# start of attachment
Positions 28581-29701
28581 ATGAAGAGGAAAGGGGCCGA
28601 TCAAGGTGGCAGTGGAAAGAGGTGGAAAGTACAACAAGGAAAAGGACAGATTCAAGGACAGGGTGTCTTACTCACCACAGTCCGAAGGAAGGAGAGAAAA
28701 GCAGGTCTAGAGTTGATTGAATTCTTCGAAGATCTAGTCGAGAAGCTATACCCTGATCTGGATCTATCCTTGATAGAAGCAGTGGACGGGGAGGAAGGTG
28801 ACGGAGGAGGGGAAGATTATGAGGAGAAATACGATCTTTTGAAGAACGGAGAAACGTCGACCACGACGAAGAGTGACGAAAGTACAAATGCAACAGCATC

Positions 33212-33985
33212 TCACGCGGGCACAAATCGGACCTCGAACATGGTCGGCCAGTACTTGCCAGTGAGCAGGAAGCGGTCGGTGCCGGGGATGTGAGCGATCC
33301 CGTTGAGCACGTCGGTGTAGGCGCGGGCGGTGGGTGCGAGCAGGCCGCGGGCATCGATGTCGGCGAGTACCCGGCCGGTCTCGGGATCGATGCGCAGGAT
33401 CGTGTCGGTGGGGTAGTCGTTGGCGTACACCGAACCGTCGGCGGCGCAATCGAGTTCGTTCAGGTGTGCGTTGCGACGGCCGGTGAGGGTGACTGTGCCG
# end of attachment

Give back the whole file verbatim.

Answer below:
Positions 28581-29701
28581 ATGAAGAGGAAAGGGGCCGA
28601 TCAAGGTGGCAGTGGAAAGAGGTGGAAAGTACAACAAGGAAAAGGACAGATTCAAGGACAGGGTGTCTTACTCACCACAGTCCGAAGGAAGGAGAGAAAA
28701 GCAGGTCTAGAGTTGATTGAATTCTTCGAAGATCTAGTCGAGAAGCTATACCCTGATCTGGATCTATCCTTGATAGAAGCAGTGGACGGGGAGGAAGGTG
28801 ACGGAGGAGGGGAAGATTATGAGGAGAAATACGATCTTTTGAAGAACGGAGAAACGTCGACCACGACGAAGAGTGACGAAAGTACAAATGCAACAGCATC

Positions 33212-33985
33212 TCACGCGGGCACAAATCGGACCTCGAACATGGTCGGCCAGTACTTGCCAGTGAGCAGGAAGCGGTCGGTGCCGGGGATGTGAGCGATCC
33301 CGTTGAGCACGTCGGTGTAGGCGCGGGCGGTGGGTGCGAGCAGGCCGCGGGCATCGATGTCGGCGAGTACCCGGCCGGTCTCGGGATCGATGCGCAGGAT
33401 CGTGTCGGTGGGGTAGTCGTTGGCGTACACCGAACCGTCGGCGGCGCAATCGAGTTCGTTCAGGTGTGCGTTGCGACGGCCGGTGAGGGTGACTGTGCCG